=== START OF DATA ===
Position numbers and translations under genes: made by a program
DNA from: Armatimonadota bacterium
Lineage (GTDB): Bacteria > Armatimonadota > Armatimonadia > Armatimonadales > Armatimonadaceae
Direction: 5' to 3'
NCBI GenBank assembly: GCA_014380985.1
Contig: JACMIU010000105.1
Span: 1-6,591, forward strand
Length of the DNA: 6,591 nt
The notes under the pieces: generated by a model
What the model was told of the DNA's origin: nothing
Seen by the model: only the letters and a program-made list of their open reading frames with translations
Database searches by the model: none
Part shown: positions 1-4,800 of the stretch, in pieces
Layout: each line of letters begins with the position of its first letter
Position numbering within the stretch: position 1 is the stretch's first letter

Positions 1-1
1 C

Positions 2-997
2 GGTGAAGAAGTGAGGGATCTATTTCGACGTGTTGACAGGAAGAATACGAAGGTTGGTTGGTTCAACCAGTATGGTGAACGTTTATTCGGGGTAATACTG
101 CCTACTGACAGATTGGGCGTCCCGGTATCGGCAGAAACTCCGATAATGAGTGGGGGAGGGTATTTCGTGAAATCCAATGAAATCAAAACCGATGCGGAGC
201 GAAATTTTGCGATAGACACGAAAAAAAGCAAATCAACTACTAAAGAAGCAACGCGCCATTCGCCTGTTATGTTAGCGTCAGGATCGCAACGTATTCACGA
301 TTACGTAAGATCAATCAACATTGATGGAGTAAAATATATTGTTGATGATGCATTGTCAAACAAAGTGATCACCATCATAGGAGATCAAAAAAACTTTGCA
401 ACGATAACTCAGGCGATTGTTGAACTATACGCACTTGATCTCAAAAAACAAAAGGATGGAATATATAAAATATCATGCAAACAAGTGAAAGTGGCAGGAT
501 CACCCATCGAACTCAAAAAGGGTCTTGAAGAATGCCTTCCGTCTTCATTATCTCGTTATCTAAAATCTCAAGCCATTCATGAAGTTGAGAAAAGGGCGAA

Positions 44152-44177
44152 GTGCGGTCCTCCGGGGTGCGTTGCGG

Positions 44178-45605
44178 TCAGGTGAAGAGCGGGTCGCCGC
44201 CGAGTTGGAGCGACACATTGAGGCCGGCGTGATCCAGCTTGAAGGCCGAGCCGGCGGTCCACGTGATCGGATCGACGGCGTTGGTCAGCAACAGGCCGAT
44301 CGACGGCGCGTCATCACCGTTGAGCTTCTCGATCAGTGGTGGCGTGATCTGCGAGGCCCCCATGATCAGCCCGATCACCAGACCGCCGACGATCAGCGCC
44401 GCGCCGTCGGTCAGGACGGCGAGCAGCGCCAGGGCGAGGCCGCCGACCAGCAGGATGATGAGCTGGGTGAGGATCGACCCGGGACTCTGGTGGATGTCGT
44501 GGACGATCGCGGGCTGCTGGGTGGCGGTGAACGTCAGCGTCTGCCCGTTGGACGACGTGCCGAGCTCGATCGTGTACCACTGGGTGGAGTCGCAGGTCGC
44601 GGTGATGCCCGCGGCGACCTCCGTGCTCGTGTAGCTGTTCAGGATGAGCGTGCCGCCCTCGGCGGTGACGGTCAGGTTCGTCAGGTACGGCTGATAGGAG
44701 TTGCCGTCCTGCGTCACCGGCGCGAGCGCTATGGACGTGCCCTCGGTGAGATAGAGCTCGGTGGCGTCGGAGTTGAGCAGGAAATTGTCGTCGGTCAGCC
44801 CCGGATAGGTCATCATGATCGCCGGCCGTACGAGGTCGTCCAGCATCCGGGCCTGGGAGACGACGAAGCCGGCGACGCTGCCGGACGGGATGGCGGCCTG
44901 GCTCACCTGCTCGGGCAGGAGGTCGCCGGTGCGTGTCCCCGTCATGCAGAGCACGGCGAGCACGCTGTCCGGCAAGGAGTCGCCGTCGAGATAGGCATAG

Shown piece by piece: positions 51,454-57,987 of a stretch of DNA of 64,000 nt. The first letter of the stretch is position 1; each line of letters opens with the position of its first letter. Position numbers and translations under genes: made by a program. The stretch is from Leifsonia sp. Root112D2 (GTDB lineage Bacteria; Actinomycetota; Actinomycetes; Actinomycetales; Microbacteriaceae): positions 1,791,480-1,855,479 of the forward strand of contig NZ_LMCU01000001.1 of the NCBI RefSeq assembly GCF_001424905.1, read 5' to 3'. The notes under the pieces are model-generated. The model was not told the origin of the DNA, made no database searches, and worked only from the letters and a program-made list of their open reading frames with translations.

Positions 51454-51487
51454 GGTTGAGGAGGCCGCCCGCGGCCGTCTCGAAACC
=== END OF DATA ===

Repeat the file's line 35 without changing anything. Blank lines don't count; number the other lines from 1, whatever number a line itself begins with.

44801 CCGGATAGGTCATCATGATCGCCGGCCGTACGAGGTCGTCCAGCATCCGGGCCTGGGAGACGACGAAGCCGGCGACGCTGCCGGACGGGATGGCGGCCTG